Terry Press of DreamWorks is similarly concerned about these things. As for the new schedule, “The Academy is putting its toe in the water. My question is whether it’s enough.”
Certainly no other kudocast seems ready to drop out at this point.
Spokesman Michael Russell said the Hollywood Foreign Press Assn., for example, has not announced the Golden Globe Award dates for 2004.
The Globes are usually held on the third Sunday in January — meaning the logical date would be Jan. 18, 2004. But since Oscar ballots are now due Jan. 17, that date would make the Globes less tied to Oscar balloting. Many in town on Monday were predicting the HFPA will shift to Jan. 11 — when Oscar voters still have ballots in hand.
What about campaigns?
Still unanswered are issues concerning Acad campaigning — for example, screening cassettes. In the past, Nov. 1 was the first day a studio could mail out screeners. Acad honchos haven’t yet decided whether that date will be changed.
There are ripple-effect questions: Will cassettes again become the dominant form, since it takes more time to manufacture a DVD? And will piracy issues become more of a concern if screeners are sent out even earlier in a film’s domestic release?
In theory, the new timetable will have less effect on categories such as foreign-lingo films and documentaries, in which contenders are nominated by committee. Those films don’t rely on tapes.
But everyone will be affected. For example, the live-action and animated shorts are first screened for the preliminary reviewing committee in December and early January; this year they will move up to November and December.
Then there is a second round of screenings of the top 10 in each category for the entire branch. Those screenings would move up as well. “It’s just a question of things starting earlier,” said Jon Bloom, a governor and chairman of the short films and feature animation branch exec committee. “The first round will be over by the Christmas holidays.”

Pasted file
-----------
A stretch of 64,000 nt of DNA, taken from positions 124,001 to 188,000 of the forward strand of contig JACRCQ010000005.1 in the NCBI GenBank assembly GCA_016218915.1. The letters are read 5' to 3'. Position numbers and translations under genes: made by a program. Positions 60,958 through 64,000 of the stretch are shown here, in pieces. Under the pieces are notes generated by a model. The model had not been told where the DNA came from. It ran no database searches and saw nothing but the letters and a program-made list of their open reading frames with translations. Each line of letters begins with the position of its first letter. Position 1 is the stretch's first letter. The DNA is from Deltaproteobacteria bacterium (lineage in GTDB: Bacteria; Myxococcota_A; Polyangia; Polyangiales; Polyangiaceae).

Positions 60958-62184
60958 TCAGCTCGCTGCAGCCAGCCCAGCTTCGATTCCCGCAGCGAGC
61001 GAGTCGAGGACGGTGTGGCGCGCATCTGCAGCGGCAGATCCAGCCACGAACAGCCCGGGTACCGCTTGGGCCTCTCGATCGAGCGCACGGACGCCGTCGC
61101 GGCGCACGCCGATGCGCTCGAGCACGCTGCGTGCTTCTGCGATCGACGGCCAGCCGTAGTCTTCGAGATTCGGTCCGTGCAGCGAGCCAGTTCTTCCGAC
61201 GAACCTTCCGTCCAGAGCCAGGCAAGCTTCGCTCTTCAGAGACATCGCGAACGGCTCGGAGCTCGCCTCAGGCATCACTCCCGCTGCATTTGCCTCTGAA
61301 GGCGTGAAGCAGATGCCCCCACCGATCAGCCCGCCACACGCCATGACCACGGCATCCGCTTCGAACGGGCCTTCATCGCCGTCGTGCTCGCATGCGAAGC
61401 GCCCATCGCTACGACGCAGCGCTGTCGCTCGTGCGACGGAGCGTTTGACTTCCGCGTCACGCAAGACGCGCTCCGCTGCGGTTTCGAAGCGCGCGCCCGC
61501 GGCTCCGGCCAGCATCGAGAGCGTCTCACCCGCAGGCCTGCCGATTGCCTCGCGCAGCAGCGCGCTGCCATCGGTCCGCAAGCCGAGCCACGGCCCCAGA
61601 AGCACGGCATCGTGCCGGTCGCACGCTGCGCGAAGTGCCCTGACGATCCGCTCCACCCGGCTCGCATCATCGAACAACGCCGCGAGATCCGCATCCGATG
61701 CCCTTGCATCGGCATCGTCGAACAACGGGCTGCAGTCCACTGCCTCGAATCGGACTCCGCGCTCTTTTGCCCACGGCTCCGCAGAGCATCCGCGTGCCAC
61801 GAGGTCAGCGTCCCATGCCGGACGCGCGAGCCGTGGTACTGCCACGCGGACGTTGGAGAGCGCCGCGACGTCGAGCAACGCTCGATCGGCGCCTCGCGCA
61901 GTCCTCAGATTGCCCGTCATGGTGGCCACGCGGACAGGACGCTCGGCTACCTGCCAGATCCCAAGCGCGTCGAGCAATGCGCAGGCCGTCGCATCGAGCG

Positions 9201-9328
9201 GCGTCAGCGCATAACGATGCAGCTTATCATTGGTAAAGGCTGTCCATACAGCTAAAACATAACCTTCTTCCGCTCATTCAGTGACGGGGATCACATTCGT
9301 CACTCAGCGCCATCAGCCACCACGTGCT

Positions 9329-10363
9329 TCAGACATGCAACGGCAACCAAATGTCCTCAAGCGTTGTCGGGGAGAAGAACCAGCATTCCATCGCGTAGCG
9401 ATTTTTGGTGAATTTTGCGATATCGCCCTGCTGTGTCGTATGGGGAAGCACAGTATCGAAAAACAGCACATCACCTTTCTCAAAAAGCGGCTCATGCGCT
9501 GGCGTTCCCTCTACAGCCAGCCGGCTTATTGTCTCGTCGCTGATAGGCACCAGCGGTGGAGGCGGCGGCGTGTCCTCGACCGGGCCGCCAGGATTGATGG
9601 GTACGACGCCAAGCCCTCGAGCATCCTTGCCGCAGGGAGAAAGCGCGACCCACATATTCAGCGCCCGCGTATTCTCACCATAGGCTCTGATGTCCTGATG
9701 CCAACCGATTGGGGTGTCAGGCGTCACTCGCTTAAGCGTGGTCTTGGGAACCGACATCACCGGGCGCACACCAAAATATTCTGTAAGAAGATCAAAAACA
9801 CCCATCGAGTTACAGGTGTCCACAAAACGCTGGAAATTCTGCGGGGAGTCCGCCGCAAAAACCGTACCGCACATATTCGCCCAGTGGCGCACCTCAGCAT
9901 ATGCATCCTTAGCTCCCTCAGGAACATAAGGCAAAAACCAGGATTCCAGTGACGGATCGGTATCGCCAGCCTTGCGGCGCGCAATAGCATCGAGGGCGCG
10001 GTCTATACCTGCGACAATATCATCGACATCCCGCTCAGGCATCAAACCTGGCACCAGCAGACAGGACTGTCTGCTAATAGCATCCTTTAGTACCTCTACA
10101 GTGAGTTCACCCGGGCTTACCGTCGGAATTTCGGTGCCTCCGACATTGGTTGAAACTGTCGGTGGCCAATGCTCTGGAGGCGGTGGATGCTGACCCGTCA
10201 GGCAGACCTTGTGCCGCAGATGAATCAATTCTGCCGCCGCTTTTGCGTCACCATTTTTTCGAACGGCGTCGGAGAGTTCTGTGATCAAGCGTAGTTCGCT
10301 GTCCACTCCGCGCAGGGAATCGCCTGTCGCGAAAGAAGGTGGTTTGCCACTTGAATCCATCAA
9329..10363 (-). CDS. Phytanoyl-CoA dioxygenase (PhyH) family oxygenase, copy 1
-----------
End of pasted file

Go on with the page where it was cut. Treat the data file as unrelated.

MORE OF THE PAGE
One major issue concerns campaign techniques, such as ads, Q&A sessions and party-receptions. There are three schools of thought. One says that all the hoopla will simply start earlier. The second theory is that there will be as much, but in a shorter period of time. The third group speculates that campaigning will be lessened.
Folks at the studios and the Academy agreed that a leisurely late-December vacation is pretty much out the window. The Academy will have less time to put out the Reminder List (listing eligible films) and make preparations for ballot mailing. On the studio side, execs and campaigners will need to be available for huddles over campaign tactics and screenings.
“We’ve built a schedule that allows people to have one cup of eggnog on New Year’s Eve,” deadpanned Acad’s Robertson.
Glass half full
But some see the upside. This past Oscar season saw a dizzying amount of campaigning — with the media breathlessly reporting on each twist. Melody Korenbrot, whose Block Korenbrot has consulted on many past awards campaigns, hopes that the new schedule will make things a little saner. “Now maybe the films will speak for themselves.”
“There’s no breathing room now,” says one strategist. “I feel sorry for people who do awards and also have to do Palm Springs (Festival) and Sundance.”
One upside if the Globes moves a week earlier: Since Sundance opens Jan. 15, film execs may no longer be forced to fly to Park City, fly to L.A. for the Globes, then return to Utah.
The new schedule obviously will change things for studio workers, marketing execs and awards campaigners. “But forget about them: This is unfair to voters,” says one studio vet. “It’s forcing people to watch a huge amount of movies in an unbelievably brief period. I can’t imagine whom it benefits — except companies that release big, expensive movies that are still fresh in your mind when you receive the ballot Jan. 3 or 4.”
Summing it all up was one studio PR exec, who pored over the schedule and groaned, “It’s starting again? Please, God, no!”